In the medium term, an investment of only 2000 francs in photovoltaic cells would suffice to provide more than enough electricity for the consumption of a four people household. This promising scenario has been made possible by the innovations accomplished by EPFL’s Institute of Microengineering in Neuchatel. The team of prof. Christophe Ballif, director of the Photovoltaics Laboratory (PVlab), presented their work at the European Photovoltaic Solar Energy Conference and Exhibition that just took place in Frankfurt.

The PVlab specializes in thin film solar cells and has been interested for several years in “hybrid” technologies, better known as heterojunction technologies, designed to enhance solar captors’ performance. “We apply an infinitesimal layer – one hundredth of a micron – of amorphous silicon on both sides of a crystalline silicon wafer,” explains Christophe Ballif. This “sandwich” conception contributes to increase the sensors’ effectiveness.

For this assembly to be efficient, the interface between the two types of silicon requires to be optimized. Antoine Descoeudres managed to achieve this feat together with Stephaan DeWolf and their colleagues. They chose the commonest – and therefore cheapest – crystalline cell (called “p-doped silicon”), took care of its preparation and improved the process of application of amorphous silicon. They obtained a 21.4% conversion efficiency, which had never been achieved before with such type of substrates: nowadays, the best quality monocrystalline cells only attain an energy conversion efficiency of 18-19% at best. In addition, the measured open-circuit voltage was 726 mV, which constitutes a first-time accomplishment as well. Last but not least, they broke the 22% efficiency barrier on a less common substrate.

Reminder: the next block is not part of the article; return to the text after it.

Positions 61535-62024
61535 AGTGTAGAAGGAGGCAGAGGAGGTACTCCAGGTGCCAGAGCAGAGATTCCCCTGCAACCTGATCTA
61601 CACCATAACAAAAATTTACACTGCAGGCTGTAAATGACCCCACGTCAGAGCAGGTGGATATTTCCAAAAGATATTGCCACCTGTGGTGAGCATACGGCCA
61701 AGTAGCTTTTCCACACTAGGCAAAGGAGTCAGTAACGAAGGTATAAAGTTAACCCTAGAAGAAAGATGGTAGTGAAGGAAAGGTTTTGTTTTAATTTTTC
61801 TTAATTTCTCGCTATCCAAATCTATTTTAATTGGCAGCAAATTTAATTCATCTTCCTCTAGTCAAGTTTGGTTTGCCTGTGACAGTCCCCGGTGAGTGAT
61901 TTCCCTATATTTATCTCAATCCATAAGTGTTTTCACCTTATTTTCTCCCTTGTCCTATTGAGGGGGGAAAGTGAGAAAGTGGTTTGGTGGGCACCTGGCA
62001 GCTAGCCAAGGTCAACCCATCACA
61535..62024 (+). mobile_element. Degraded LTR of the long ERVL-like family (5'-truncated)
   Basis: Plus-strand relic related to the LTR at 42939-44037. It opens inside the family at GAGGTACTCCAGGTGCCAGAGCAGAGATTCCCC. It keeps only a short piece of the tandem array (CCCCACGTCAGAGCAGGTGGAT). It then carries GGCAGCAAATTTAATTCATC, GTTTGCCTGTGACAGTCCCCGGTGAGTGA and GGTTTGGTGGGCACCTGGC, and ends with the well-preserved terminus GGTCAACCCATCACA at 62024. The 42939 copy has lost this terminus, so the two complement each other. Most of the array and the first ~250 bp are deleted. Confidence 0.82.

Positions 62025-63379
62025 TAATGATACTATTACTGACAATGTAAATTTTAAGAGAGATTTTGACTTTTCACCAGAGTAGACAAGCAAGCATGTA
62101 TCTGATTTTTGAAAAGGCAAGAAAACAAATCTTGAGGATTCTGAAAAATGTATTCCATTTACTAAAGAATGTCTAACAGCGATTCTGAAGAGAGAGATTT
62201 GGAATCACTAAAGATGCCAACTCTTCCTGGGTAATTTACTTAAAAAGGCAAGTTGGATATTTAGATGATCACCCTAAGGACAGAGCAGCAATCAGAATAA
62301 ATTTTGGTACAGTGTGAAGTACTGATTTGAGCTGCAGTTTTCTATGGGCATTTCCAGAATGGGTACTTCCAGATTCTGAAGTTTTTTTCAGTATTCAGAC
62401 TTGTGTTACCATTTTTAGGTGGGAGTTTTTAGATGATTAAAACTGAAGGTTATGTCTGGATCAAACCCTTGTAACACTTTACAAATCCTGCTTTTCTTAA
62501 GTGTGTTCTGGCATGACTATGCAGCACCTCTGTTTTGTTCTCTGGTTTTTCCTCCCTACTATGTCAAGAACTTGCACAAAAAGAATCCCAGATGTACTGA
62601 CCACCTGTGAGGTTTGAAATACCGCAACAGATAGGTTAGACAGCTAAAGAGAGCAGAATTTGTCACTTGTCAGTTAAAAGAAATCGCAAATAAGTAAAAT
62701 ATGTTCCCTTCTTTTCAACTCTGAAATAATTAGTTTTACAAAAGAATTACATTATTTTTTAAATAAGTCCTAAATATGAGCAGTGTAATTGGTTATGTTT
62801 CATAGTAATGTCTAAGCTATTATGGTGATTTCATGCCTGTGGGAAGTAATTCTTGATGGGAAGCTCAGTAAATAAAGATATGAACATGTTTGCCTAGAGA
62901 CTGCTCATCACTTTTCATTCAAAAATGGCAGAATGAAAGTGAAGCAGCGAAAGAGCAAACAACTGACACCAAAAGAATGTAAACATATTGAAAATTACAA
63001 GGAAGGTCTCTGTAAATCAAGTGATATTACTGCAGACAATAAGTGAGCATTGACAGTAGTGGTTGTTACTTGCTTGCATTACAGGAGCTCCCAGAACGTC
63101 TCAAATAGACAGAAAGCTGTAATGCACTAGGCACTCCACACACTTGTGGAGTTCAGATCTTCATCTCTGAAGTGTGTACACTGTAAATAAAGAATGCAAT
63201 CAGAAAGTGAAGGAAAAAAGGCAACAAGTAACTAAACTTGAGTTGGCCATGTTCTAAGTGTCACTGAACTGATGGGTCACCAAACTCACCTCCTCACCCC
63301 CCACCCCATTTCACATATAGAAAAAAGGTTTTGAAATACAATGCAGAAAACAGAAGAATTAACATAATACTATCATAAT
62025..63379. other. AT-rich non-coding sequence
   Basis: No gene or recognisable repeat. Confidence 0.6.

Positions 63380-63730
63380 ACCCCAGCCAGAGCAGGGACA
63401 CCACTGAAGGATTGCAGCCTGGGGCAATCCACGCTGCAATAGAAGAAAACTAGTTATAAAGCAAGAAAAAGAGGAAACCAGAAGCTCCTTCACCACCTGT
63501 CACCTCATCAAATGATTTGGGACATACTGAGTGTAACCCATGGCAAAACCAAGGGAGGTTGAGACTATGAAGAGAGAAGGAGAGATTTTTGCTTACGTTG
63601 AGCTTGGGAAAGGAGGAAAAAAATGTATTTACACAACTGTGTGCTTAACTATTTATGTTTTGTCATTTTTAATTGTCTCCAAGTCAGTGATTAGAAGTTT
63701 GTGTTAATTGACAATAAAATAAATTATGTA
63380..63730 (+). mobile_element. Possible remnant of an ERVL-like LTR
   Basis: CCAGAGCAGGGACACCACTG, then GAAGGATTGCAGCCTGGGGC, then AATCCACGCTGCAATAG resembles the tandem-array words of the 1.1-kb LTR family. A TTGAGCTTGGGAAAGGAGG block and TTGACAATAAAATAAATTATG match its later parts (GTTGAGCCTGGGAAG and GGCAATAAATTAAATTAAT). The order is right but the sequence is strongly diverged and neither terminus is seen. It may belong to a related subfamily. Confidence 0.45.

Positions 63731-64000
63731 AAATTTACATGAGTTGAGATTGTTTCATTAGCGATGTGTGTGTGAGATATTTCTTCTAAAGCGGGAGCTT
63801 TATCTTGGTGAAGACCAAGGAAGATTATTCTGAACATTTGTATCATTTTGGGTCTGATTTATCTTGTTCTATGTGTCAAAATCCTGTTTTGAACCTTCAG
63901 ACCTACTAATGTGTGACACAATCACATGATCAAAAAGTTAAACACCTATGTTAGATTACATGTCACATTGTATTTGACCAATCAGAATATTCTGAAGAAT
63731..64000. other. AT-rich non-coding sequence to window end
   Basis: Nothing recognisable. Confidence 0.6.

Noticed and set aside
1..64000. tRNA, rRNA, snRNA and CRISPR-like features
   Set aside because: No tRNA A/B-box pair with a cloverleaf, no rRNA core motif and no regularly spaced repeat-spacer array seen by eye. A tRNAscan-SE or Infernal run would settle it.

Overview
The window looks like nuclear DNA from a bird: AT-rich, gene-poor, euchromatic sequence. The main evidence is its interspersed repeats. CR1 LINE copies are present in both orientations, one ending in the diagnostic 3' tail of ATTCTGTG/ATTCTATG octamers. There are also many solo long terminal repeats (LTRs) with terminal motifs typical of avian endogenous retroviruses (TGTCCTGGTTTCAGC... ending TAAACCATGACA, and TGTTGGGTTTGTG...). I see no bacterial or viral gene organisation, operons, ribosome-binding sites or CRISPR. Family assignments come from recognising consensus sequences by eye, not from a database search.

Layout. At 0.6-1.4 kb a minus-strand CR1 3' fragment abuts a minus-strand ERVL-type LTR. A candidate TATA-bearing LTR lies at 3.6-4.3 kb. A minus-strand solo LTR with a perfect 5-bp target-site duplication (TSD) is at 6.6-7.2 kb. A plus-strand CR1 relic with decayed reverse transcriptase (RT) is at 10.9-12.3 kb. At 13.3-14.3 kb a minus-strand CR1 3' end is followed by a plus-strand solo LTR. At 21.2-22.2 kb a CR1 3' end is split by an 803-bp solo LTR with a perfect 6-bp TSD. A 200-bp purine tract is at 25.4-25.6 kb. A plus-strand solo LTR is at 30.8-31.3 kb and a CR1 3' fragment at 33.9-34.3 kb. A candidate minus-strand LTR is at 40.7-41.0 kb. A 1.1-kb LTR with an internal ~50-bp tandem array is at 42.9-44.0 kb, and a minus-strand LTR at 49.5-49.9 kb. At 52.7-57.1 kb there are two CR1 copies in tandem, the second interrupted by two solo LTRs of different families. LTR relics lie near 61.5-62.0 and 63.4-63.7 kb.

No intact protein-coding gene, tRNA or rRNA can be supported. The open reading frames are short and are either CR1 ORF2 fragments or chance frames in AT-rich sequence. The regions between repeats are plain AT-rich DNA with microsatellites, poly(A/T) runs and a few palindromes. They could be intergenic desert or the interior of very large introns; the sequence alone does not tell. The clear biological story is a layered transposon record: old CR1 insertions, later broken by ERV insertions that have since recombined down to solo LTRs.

Close to the market
These results, validated by the Fraunhofer Institute for Solar Energy Systems (ISE) in Germany, will soon be published by the IEEE Journals of photovoltaics.
To bring these innovations to a stage of industrialization may only take a few years. This research was partly financed as a commission for Roth & Rau Switzerland, whose parent company, Meyer Burger, has already started the commercialization of machines built for assembling this type of heterojunction sensors. “Within three to five years, we expect to reach a production cost of 100 francs per square meter of sensors, estimates Stefaan DeWolf. In Switzerland, with the conversion efficiency achieved, such a surface will be able to produce between 200 and 300 kWh of electricity per year. “